Petras and his team designed a 50- to 60-page packet of instructions--including the project's local time line, a list of tasks and responsibilities, and frequently asked questions addressing user and administrator concerns alike--and distributed it to each site in advance of the actual changeover. Sutula says this script was absolutely essential to hitting the project deadlines. "We wanted a repeatable plan. You'd better pilot it and be open to modification, but you have to get it down," he says.
To perform the actual onsite conversion, Sutula's team hired experienced field co-ordinators through a technical temp agency. Each site had two dedicated co-ordinators during changeover week: one at Donnelley's central IT location in the Chicago suburb of Downers Grove and the field co-ordinator deployed at the local site. Local IT employees worked under the direction of the field co-ordinator to do the hands-on tasks. In a mildly ironic twist, the project teams couldn't communicate reliably through e-mail to co-ordinate their efforts--the existing setup was too jumbled. To work around this obstacle, Donnelley brought in another Lotus package called Teamworks for real-time collaborative work. (Now that the e-mail system is up to speed, the company has pulled the plug on Teamworks.) Within this technological and personnel framework, Petras' team was able to handle changeovers for as many as six sites per week, with 100 seats per site--considerably faster than the goals specified in the original plan.
Speed Bumps and Solutions
Naturally, Donnelley's migration project hit its share of speed bumps. At one point, Sutula says, the IT staff engaged "in a pitched battle" internally over the choice of the central package: Lotus Development Corp.'s Notes or Microsoft Corp.'s Exchange. "If it were just mail, we might have chosen differently," he says. Ultimately the company went with Notes because it anticipated using more of the software's collaboration and groupware features--a decision Sutula says has proven correct in hindsight.
Greater challenges arose over training issues. The biggest on-the-fly revamp to the plan involved the laptops used by the sales force. Since sales reps are paid on commission, time spent in the office for e-mail training or moving old files onto a new laptop is money out of their pockets. In light of this, Donnelley's migration team tried to expedite training by providing shorter training sessions for remote workers and letting sales personnel keep their current laptops as long as they were Y2K-compliant. This flexibility ultimately didn't work.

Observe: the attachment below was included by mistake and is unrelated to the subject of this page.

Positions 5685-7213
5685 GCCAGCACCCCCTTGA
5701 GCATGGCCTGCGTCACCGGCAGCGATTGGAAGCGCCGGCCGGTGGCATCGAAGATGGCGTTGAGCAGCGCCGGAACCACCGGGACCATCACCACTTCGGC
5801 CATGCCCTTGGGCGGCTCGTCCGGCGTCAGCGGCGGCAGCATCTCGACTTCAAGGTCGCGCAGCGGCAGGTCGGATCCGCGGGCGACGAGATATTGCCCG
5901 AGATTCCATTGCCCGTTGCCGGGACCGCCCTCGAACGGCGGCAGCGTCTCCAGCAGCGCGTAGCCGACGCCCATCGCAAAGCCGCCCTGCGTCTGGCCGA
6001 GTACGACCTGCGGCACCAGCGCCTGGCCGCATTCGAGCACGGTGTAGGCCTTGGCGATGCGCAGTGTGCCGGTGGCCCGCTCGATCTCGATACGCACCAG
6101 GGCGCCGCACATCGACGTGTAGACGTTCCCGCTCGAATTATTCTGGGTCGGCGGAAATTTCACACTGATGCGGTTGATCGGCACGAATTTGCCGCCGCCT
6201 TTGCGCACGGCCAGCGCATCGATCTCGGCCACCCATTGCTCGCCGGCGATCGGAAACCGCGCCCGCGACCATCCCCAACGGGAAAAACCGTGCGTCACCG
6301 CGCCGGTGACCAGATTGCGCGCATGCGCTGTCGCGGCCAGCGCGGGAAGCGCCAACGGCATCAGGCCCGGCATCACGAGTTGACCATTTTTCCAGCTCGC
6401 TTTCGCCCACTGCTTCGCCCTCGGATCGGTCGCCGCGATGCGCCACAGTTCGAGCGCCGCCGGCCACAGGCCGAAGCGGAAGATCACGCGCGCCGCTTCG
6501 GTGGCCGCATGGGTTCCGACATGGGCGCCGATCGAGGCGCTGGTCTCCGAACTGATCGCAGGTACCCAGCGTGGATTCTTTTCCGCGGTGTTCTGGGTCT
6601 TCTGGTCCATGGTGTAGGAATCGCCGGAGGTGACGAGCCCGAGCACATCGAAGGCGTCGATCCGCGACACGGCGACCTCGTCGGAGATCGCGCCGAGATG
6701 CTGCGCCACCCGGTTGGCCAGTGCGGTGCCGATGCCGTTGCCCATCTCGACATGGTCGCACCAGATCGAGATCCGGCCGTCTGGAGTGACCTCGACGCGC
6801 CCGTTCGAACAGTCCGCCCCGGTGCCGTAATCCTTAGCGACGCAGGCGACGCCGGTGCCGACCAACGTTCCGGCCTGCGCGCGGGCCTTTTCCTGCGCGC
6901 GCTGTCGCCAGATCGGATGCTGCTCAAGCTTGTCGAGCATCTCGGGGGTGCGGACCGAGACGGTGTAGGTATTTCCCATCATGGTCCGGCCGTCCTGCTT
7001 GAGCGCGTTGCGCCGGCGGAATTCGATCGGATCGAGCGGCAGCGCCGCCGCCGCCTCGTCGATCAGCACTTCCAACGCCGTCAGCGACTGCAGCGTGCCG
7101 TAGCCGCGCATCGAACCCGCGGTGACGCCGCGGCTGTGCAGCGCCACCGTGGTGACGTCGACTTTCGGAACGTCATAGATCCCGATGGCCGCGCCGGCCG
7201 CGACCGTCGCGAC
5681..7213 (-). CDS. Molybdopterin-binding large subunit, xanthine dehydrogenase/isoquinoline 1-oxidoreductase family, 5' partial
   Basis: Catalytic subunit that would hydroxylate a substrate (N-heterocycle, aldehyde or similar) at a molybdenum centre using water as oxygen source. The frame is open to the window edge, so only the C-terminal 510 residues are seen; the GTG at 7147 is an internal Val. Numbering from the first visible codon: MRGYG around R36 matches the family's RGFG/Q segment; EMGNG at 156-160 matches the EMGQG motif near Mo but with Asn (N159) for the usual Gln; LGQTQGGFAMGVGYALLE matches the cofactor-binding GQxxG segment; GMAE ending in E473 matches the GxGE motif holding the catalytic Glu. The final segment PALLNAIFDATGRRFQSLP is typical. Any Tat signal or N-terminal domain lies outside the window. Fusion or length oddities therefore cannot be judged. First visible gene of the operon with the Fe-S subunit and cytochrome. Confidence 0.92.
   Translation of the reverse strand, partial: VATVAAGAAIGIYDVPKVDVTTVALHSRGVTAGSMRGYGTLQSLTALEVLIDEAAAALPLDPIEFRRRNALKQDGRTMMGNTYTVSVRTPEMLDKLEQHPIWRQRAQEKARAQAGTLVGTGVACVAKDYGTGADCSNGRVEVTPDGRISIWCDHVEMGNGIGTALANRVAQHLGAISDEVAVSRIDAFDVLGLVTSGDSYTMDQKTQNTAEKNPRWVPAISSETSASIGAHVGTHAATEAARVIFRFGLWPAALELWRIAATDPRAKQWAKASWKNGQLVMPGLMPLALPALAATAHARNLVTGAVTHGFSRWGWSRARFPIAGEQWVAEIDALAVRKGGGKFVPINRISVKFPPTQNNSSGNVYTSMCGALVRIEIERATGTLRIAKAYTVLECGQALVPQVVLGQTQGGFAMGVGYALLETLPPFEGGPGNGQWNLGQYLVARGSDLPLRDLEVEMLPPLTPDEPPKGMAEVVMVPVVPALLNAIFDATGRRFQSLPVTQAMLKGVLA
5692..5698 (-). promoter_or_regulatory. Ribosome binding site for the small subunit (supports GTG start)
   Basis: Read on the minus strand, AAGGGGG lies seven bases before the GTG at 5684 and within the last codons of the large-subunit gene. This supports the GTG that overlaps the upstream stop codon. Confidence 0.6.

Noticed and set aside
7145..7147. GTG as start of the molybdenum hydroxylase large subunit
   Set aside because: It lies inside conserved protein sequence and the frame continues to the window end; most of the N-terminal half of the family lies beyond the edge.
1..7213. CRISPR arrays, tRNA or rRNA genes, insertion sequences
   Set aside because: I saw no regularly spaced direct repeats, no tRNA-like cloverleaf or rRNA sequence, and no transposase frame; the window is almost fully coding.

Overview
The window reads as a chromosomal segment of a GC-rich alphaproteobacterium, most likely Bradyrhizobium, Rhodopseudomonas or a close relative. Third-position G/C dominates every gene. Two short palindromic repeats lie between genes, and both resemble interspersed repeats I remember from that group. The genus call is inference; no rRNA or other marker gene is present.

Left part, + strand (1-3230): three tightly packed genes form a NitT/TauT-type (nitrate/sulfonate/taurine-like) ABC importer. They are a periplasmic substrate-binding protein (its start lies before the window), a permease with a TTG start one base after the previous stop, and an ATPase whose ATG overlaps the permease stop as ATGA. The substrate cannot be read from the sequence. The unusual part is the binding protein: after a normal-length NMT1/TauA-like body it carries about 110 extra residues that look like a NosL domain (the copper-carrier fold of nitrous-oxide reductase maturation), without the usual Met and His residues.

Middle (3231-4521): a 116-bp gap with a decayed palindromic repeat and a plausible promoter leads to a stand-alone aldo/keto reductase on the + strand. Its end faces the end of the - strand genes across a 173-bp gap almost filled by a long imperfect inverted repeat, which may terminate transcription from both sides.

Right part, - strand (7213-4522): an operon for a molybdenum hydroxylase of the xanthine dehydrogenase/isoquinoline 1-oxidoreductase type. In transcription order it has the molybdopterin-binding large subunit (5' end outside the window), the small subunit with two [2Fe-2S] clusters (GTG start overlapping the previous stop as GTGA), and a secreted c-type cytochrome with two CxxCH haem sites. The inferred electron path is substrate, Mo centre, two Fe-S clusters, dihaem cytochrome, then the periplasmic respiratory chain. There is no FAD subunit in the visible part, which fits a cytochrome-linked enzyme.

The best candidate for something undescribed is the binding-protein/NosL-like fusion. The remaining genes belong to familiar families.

Donnelley eventually recalled all mobile computing devices and replaced them. The company adopted a hardball approach to training that was both effective and necessary. "The legacy mail was turned off and the accounts converted to Notes the night before scheduled training. Each person got activated for Notes in the training class. No show, no mail," Petras says with a grin.
Politics reared its head during the training process as well. Petras contracted with a single vendor, Raleigh, N.C.-based Productivity Point International (PPI), to provide training for all affected Donnelley employees. Donnelley Training Manager Alice Ann DeStefano supervised all the training efforts. However, some Donnelley locales already had technical training contracts they wanted to use in place of the centrally mandated training team. Again, Sutula and Petras tried to be flexible. "We did two of those, but it was a complete disaster," he says. Part of Petras' plan was a simple five-question test employed at random to test trainees' knowledge of simple Notes procedures. Users trained through the central plan averaged better than 75 percent correct answers. Those who received non-standard training were closer to 30 percent, so flexibility on that point went out the window. All locations were required to use the PPI training team. Strong support from Donnelley's executives helped cement Cupertino when a few business units still resisted, Sutula notes.